MANCHESTER — Thanks to neighborhood leadership and a projected infusion of revenue, a natural gas expansion project in the southeastern corner of town that was abruptly halted is likely to go forward, gas company officials and state legislators said Thursday.
About 70 residents of the Timrod Road neighborhood filled a banquet room at Manchester Country Club to hear the news from Roddy Diotalevi, senior director of sales and marketing for Connecticut Natural Gas.
Pending approval from the state Public Utilities Regulatory Authority, CNG will start laying new lines before Labor Day and complete the work by the end of September, Diotalevi said.
Responding to residents' interest in gas conversions, CNG began laying line in the neighborhood in the spring. Plans were to connect more than 100 homes, but last month, after hooking up about 65 homes, the company sent a letter to neighborhood residents saying that unexpected construction costs and a lack of signed agreements from homeowners had halted the project.
The gas company found that expected revenue would not balance with the construction costs for the remainder of the project, Diotalevi said.
But the notification angered residents who said they had been promised natural gas, which is much cheaper now than heating oil. Some had removed their oil tanks, hired heating contractors and even made deposits on conversions, Betsy Karhu of Tam Road said after the meeting.
Two factors proved crucial to the company's decision to continue the project, gas company officials and state legislators who attended the meeting said. The first was leadership from Karhu and Carole Phelps of Timrod Road, according to state Sen. Steve Cassano, D-Manchester.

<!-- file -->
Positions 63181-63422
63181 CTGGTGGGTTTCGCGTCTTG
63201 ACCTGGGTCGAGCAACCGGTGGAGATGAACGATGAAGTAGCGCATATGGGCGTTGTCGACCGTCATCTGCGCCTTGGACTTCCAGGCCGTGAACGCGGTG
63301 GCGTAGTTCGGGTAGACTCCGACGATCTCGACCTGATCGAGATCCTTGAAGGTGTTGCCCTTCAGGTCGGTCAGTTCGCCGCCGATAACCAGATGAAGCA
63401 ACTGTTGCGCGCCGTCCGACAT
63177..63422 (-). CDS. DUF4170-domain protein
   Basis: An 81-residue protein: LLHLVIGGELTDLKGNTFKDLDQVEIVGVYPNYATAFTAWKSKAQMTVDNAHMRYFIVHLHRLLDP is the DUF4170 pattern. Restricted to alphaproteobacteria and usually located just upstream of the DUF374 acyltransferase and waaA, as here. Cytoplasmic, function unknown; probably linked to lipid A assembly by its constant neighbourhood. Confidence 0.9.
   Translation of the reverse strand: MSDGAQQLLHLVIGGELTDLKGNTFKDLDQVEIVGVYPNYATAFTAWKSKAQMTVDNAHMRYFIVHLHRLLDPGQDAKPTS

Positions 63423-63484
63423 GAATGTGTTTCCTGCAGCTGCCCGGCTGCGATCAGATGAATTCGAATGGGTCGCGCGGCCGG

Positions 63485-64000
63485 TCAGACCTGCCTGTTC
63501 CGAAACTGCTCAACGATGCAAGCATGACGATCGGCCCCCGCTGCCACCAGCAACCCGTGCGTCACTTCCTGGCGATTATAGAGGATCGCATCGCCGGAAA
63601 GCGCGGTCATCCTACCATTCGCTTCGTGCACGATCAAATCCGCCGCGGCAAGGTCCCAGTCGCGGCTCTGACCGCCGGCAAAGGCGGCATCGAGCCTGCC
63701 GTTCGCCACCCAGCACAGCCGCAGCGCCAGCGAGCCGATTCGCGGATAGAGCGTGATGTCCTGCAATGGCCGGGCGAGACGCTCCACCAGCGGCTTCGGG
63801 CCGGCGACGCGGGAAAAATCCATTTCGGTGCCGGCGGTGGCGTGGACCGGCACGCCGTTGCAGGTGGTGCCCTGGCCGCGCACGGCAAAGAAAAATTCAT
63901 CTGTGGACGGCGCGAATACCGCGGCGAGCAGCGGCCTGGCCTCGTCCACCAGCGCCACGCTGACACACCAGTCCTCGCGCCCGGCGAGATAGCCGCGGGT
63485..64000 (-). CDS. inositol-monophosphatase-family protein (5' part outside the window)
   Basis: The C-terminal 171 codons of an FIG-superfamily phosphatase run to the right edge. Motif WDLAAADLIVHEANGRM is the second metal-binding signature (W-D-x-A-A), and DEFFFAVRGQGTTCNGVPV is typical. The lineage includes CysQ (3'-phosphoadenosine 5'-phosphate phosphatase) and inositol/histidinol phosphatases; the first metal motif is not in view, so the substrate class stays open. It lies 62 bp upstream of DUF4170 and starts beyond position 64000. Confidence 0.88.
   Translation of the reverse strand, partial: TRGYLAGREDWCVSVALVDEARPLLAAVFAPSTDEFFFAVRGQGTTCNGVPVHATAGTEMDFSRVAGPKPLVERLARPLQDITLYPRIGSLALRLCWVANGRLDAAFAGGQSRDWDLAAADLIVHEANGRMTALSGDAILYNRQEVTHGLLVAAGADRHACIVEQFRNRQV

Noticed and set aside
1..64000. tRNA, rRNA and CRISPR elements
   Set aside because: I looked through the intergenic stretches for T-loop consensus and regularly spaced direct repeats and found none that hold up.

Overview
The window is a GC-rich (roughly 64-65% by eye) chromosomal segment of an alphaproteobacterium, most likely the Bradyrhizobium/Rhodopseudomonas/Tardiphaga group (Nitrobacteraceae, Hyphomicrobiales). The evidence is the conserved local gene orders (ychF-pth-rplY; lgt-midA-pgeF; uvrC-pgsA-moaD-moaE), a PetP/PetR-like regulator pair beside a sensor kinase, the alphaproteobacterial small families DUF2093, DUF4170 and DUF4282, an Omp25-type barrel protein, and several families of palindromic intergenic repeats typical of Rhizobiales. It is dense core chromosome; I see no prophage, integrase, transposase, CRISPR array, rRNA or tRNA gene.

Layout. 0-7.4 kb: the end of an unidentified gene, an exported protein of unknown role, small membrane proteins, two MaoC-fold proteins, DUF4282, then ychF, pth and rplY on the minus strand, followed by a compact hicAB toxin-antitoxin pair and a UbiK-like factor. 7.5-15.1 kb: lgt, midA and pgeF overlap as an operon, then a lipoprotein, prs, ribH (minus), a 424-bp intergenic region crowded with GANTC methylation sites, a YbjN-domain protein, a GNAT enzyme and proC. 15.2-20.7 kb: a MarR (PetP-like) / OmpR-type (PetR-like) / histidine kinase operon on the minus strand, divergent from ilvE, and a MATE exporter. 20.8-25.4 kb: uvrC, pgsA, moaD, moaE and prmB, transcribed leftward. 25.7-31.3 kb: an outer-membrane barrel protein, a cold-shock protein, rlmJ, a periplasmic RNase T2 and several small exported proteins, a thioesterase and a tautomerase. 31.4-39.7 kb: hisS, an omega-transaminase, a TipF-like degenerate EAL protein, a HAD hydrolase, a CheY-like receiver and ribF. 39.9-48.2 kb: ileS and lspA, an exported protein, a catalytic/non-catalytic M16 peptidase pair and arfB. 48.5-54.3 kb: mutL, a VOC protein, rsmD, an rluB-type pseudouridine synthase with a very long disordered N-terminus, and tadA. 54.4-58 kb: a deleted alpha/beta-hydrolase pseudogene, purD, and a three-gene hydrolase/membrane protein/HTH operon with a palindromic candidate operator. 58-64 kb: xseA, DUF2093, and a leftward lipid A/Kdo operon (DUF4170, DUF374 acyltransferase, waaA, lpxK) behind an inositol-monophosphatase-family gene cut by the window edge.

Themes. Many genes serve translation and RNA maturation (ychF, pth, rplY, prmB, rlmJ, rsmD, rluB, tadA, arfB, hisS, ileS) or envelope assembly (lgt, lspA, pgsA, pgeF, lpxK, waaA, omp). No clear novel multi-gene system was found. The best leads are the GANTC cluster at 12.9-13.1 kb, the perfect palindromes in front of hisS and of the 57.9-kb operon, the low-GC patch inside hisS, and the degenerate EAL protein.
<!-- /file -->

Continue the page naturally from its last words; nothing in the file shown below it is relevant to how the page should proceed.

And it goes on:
"The reason this happened is that you had leadership in your neighborhood," Cassano said. "People came to meetings in droves."
The other factor, Diotalevi said, is the prospect of getting revenue that normally would be returned to existing customers. The company has requested permission from PURA to use money from excess gas sold when demand is lower than expected to offset the project's cost.
Diotalevi said he expects PURA to approve use of the so-called "non-firm margin" revenue next week. Cassano went a step further and said there is "no question in my mind" that regulators will approve CNG's request.
Expansion of natural gas service is a key component of the state government's comprehensive energy strategy. Late last year, regulators gave final approval to the Gov. Dannel Malloy's ambitious plan to expand the state's natural gas infrastructure, adding 280,000 new customers over 10 years.
Diotalevi said he accepted blame for the company's poor communication.
"We lived and learned the hard way," he said, "but I think we're in a good place and there's a smooth road ahead."Copyright © 2015, The Baltimore Sun